Malaria continues to impinge heavily on mankind, with five continents still under its clasp.
Widespread and rapid emergence of drug resistance in the Plasmodium parasite to current therapies accentuate
the quest for novel drug targets and antimalarial compounds. Plasmodium parasites, maintain a
non-photosynthetic relict organelle known as Apicoplast. Among the four major pathways of Apicoplast,
biosynthesis of isoprenoids via Methylerythritol phosphate (MEP) pathway is the only indispensable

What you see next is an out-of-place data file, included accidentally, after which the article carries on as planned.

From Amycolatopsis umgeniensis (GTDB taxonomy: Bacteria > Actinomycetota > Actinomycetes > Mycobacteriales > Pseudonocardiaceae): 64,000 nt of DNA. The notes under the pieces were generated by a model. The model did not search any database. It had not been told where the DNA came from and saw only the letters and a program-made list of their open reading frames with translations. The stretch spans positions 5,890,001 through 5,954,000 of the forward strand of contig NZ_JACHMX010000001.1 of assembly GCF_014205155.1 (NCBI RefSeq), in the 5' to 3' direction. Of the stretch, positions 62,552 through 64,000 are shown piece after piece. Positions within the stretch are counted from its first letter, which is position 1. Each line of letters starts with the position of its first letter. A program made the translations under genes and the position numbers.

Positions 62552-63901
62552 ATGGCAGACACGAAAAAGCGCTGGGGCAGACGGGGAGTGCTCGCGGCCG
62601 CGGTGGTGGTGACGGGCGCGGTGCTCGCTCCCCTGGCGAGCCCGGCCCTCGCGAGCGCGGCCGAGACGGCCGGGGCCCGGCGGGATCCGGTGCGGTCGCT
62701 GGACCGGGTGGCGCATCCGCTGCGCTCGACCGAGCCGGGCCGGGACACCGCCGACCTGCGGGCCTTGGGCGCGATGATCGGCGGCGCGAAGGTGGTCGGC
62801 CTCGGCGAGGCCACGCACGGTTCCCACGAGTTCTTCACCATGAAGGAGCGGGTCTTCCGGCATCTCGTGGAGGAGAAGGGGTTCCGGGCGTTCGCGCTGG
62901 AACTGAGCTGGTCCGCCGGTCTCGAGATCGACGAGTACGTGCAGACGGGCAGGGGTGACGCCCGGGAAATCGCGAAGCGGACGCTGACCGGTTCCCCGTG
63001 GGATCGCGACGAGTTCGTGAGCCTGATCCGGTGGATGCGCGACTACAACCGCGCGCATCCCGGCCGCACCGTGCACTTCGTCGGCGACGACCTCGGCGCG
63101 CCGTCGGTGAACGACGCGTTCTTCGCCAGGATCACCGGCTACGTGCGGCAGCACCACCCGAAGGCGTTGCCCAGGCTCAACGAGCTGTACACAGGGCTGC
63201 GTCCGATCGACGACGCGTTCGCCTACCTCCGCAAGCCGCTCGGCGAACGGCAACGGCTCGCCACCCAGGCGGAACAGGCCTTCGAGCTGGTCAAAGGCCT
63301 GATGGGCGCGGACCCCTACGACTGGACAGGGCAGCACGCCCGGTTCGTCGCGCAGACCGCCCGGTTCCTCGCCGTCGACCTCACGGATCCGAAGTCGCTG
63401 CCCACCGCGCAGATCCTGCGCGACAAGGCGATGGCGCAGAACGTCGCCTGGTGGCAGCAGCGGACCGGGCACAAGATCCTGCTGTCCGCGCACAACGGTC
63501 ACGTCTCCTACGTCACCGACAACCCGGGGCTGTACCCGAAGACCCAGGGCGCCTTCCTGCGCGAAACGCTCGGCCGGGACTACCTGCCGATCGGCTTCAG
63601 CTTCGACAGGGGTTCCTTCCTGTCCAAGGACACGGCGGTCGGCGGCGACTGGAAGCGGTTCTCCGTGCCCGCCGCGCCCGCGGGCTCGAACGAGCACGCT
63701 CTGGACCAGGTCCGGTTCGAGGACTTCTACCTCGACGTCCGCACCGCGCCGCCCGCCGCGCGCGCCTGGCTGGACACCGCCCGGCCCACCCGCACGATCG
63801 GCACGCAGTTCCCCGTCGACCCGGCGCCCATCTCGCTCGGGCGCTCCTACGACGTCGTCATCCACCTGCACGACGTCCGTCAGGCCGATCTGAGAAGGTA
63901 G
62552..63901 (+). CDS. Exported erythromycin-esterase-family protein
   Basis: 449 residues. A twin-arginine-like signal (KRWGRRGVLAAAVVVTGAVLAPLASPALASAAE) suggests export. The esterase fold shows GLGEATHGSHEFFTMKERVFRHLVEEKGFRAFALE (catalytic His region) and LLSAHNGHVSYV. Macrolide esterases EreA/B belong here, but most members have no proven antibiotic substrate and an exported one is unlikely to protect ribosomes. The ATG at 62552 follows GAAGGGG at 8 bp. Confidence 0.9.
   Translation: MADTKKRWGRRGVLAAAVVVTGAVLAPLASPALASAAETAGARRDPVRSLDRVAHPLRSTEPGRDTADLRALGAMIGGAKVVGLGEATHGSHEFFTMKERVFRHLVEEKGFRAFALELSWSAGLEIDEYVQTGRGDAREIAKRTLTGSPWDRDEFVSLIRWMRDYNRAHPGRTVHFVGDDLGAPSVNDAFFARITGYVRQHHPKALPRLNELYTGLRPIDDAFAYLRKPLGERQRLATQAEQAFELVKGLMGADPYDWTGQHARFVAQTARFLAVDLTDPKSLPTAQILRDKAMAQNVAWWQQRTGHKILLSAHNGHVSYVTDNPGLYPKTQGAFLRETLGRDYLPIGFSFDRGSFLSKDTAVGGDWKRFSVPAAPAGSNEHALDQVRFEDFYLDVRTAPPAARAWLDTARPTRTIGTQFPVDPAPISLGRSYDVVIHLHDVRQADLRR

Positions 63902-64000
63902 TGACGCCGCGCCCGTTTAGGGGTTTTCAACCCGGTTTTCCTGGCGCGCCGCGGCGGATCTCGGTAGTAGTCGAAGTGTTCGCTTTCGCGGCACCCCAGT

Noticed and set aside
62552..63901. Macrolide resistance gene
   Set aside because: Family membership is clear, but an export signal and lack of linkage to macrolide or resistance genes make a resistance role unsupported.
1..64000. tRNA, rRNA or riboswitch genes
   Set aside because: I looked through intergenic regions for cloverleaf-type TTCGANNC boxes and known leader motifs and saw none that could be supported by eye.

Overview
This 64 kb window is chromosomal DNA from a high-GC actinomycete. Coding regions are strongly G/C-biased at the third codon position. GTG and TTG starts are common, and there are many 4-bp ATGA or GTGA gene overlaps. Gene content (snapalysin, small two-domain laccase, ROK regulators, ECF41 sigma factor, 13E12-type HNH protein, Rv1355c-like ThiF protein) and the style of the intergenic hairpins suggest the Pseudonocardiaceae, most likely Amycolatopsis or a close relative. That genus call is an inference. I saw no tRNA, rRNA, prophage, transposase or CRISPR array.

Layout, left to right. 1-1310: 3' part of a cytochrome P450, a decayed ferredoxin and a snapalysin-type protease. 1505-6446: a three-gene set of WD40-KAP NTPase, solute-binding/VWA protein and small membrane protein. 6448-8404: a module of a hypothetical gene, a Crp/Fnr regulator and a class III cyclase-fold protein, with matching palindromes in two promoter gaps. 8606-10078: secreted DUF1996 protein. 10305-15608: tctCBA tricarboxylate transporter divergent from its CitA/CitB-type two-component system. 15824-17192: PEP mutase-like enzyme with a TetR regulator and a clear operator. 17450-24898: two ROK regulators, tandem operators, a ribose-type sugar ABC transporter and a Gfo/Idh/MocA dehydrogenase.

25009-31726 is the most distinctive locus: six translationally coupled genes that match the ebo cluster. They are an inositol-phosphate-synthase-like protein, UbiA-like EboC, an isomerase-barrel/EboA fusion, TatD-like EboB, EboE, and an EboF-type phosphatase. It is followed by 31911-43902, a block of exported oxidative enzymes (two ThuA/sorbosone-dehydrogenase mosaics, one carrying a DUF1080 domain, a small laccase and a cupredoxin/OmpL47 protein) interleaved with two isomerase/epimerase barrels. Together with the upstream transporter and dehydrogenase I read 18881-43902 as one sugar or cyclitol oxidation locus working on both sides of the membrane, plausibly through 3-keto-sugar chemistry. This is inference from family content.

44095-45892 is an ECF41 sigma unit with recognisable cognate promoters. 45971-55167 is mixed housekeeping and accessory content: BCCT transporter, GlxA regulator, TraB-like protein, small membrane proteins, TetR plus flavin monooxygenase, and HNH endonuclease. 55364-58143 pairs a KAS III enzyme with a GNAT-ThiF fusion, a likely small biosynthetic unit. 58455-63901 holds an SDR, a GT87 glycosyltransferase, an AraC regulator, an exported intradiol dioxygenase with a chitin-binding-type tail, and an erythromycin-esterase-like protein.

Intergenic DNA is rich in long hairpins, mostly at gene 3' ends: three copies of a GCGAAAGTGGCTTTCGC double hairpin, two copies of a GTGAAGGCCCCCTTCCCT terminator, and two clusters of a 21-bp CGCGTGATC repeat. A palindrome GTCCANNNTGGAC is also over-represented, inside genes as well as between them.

function of Apicoplast that occurs during different stages of the malaria parasite. Moreover, the human
host lacks MEP pathway. MEP pathway is a validated repertoire of novel antimalarial and antibacterial
drug targets. Fosmidomycin, an efficacious antimalarial compound against IspC enzyme of MEP pathway
is already in clinical trials as a combination drugs. Exploitation of other enzymes of MEP pathway
would provide a much-needed impetus to the antimalarial drug discovery programs for the elimination of
malaria. We outline the cardinal features of the MEP pathway enzymes and progress made towards the
characterization of new inhibitors.
Keywords: Malaria, Parasite, Apicoplast, Metabolic pathways, Drug target, Plasmodium species.
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